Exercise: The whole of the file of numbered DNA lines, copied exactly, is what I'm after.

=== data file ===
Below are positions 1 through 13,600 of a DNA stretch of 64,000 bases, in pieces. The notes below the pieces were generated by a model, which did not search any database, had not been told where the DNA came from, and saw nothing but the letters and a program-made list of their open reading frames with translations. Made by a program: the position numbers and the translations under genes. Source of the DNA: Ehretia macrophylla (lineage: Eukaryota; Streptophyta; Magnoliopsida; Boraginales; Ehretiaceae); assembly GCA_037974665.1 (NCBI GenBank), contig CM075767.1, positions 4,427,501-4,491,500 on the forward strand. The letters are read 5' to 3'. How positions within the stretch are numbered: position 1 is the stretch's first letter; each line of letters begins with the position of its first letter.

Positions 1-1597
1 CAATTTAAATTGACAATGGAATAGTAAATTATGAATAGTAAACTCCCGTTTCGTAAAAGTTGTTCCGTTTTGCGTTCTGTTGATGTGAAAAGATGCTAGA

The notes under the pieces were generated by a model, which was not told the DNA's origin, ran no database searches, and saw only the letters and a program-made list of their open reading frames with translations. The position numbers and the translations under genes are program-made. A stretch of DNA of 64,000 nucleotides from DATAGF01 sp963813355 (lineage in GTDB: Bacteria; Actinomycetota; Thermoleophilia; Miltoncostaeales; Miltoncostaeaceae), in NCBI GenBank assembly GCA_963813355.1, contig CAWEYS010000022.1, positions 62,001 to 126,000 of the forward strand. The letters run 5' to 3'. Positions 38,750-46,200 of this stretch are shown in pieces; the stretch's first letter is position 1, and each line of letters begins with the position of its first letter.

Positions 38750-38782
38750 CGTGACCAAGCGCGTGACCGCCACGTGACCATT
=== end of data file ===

Below are positions 1 through 13,600 of a DNA stretch of 64,000 bases, in pieces. The notes below the pieces were generated by a model, which did not search any database, had not been told where the DNA came from, and saw nothing but the letters and a program-made list of their open reading frames with translations. Made by a program: the position numbers and the translations under genes. Source of the DNA: Ehretia macrophylla (lineage: Eukaryota; Streptophyta; Magnoliopsida; Boraginales; Ehretiaceae); assembly GCA_037974665.1 (NCBI GenBank), contig CM075767.1, positions 4,427,501-4,491,500 on the forward strand. The letters are read 5' to 3'. How positions within the stretch are numbered: position 1 is the stretch's first letter; each line of letters begins with the position of its first letter.

Positions 1-1597
1 CAATTTAAATTGACAATGGAATAGTAAATTATGAATAGTAAACTCCCGTTTCGTAAAAGTTGTTCCGTTTTGCGTTCTGTTGATGTGAAAAGATGCTAGA

The notes under the pieces were generated by a model, which was not told the DNA's origin, ran no database searches, and saw only the letters and a program-made list of their open reading frames with translations. The position numbers and the translations under genes are program-made. A stretch of DNA of 64,000 nucleotides from DATAGF01 sp963813355 (lineage in GTDB: Bacteria; Actinomycetota; Thermoleophilia; Miltoncostaeales; Miltoncostaeaceae), in NCBI GenBank assembly GCA_963813355.1, contig CAWEYS010000022.1, positions 62,001 to 126,000 of the forward strand. The letters run 5' to 3'. Positions 38,750-46,200 of this stretch are shown in pieces; the stretch's first letter is position 1, and each line of letters begins with the position of its first letter.

Positions 38750-38782
38750 CGTGACCAAGCGCGTGACCGCCACGTGACCATT